Wednesday, August 13th: Voss Foster: Demon Hunting and Tenth Dimensional Physics (
Thursday, August 14th: Siana Wineland: Siana's Place (
Friday, August 15th: S.Evan Townsend: Writing Thoughts (
Saturday, August 16th: Iyana Jenna: Iyana Jenna (
Sunday, August 17th: TR Goodman: (
Monday, August 18th: T. Strange: T.Strange (
Tuesday, August 19th: Frances Pauli: Speculative Friction (
Wednesday, August 20th: Jennifer Willis: Jennifer Willis (
Thursday, August 21st: Cathy Hird: Open One More (
Friday, August 22nd: J.J. DiBenedetto: Writing Dreams (

Monday, August 11, 2014

Have Your MS Read to You.

In my writing career I have found one method of editing a piece of work very useful: have it read out loud to me.

Now this isn't the only editing I do. I edit the manuscript at least three times the old fashioned way: by reading it. But between edits 2 and 3, I like to have the manuscript read out loud to me.  I listen to it, often with my eyes closed. Having it read out loud to me I notice things I missed during reading it. Things such as word repetitions, awkward sentence structure ("which 'he' am I referring to?"), and even statements by characters that seem out of character. It's a amazingly useful tool.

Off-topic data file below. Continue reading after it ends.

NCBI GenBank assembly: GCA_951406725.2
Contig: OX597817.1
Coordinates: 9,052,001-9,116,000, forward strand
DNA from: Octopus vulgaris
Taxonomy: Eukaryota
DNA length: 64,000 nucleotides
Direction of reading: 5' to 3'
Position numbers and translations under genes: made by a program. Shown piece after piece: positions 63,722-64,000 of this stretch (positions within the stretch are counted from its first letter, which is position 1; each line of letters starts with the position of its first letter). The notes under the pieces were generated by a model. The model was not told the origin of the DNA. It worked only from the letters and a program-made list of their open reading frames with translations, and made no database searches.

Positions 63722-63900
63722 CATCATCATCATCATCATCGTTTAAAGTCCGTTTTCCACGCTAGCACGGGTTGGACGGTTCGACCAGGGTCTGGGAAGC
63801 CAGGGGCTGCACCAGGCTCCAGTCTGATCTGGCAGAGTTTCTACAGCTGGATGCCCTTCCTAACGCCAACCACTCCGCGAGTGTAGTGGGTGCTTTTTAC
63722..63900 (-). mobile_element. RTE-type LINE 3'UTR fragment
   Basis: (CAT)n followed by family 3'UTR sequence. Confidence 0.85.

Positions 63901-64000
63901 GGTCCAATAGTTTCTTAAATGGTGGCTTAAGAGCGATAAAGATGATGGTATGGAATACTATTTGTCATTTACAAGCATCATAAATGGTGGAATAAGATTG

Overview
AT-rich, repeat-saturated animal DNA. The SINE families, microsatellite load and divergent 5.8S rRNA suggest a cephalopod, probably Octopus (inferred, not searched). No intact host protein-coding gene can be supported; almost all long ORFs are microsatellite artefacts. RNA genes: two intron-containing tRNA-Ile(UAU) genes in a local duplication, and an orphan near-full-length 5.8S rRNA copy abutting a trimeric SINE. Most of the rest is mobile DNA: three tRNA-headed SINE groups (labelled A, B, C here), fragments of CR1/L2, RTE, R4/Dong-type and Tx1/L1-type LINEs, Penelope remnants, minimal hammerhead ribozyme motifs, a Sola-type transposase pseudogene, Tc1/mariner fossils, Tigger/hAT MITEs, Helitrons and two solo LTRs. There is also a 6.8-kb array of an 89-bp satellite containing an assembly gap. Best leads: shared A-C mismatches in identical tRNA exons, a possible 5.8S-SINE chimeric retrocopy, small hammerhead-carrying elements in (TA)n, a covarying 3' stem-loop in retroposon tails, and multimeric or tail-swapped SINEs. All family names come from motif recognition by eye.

The method I use is I recruit my wife. She reads the manuscript off her iPad and when I say "stop" she does. I can often just come up with a fix there, she types it into her iPad, and then reads it back to me.  If it sounds good, I say "better" or "great" or something positive and we go on. The downside of using my wife is she won't say swear words, even mild ones such as "hell" and "damn." She'll be reading along and say "To heck with it" and I'll say "I'm pretty sure that's not what I wrote."

Last night we started on my latest work in progress and it took almost 40 minutes to get through the 1,067-word prologue because I kept noticing things that I don't think people would say in 1865 when it's set. I'm hoping the rest of the novel goes a bit quicker.